villla de leyva colombia
Casa Terra Cota – Villa de Leyva Travel Guide – Photo © Tristan Quevilly

Convent Santo Ecce Homo

This Dominican monastery offers a resourcing setting thanks to a flowered patio and beautiful columned arcades.

Inside, a small museum retraces the colonial history and the process of evangelization of the Indians by the Spaniards.

villa de leyva ecce homo
Villa de Leyva Travel Guide – Photo © Tristan Quevilly

Zipaquira Salt Cathedral

In the colonial village of Zipaquira, there is a quite extraordinary cathedral: it is dug in a salt mine! This architectural feat attracts ecotourists, Catholics and geology enthusiasts.

Among the important elements of this site are:

The Way of the Cross, a gallery leading to the dome in which various altars are carved.

The Dome, with its huge cross carved in bas-relief.

From here one can descend to the balconies over the rooms, the choir and the stairs of the Narthex labyrinth.

The Cathedral’s naves, decorated with sculptures and flanked by imposing columns.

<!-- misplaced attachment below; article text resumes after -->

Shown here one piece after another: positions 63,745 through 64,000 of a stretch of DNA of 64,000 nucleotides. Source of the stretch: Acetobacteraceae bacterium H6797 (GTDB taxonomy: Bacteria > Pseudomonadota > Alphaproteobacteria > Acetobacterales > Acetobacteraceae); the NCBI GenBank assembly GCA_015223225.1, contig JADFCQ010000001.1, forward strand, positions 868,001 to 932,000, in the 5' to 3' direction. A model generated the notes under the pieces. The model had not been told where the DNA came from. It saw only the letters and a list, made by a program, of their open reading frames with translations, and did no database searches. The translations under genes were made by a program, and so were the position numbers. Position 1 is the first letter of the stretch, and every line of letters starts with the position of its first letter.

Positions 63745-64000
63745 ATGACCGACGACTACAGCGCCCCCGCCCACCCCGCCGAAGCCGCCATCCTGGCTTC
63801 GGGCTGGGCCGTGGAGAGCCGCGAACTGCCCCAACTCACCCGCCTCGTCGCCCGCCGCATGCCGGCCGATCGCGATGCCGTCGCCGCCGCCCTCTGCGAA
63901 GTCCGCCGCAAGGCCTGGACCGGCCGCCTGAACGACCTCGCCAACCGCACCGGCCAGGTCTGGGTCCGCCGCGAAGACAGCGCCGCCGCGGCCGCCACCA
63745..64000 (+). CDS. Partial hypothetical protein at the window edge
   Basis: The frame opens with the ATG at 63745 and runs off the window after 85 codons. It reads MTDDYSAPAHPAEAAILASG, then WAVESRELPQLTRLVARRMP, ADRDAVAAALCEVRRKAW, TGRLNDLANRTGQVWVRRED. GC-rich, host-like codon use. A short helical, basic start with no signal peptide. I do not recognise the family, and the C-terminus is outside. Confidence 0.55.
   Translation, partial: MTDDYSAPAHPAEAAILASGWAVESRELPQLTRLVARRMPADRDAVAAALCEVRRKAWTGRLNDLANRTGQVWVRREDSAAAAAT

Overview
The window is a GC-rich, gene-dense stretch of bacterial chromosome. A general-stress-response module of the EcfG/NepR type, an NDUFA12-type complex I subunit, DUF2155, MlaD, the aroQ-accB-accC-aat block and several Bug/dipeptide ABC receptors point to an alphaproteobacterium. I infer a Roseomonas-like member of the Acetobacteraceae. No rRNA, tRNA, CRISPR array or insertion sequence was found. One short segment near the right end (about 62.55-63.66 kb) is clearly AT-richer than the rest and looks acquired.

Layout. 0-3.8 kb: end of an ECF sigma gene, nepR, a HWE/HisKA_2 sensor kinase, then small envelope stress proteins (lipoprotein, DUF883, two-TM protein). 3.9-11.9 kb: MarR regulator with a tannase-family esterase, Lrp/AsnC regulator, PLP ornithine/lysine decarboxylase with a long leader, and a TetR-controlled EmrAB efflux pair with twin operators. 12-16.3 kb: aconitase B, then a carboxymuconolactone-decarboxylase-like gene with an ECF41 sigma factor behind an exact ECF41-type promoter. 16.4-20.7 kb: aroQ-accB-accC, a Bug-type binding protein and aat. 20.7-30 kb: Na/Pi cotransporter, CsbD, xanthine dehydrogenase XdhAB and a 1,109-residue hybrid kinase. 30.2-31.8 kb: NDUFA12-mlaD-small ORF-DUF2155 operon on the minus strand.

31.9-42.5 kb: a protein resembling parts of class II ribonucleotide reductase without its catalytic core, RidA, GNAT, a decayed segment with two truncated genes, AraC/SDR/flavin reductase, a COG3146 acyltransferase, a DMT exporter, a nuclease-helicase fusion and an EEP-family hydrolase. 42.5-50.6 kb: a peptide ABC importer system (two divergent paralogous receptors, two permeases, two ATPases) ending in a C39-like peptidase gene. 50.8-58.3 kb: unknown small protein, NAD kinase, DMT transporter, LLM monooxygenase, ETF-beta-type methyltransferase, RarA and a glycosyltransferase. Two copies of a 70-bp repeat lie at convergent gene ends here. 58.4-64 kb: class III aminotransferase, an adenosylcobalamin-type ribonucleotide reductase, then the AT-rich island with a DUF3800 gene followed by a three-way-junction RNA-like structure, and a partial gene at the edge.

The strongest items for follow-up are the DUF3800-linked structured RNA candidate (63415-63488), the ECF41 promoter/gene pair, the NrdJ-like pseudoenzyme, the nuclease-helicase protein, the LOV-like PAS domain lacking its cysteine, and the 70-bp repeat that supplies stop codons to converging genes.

Namely: the church that is currently being visited is a replica of the original cathedral.

zipaquira colombia
Villa de Leyva Travel Guide – Photo © Tristan Quevilly

Pottery village of Raquira

At 30 minutes from Villa de Leyva, the village of Raquira with its colourful walls thrives.

The traditions of pre-Columbian civilizations have crossed the centuries to present you the most beautiful pieces of craftsmanship, including beautiful pottery.

Note: A colourful market is held in the centre of the village every Sunday.

raquira colombia
Raquira Village – Photo © Tristan Quevilly
Conclusion Now Your Turn

Now I’d like to hear what you have to say:

Do you have any questions about Villa de Leyva ?

Or maybe I didn’t mention one of your favorite tips ?

Either way, let me know by leaving a comment below right now.

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Medellin Travel Guide – Photo © Tristan Quevilly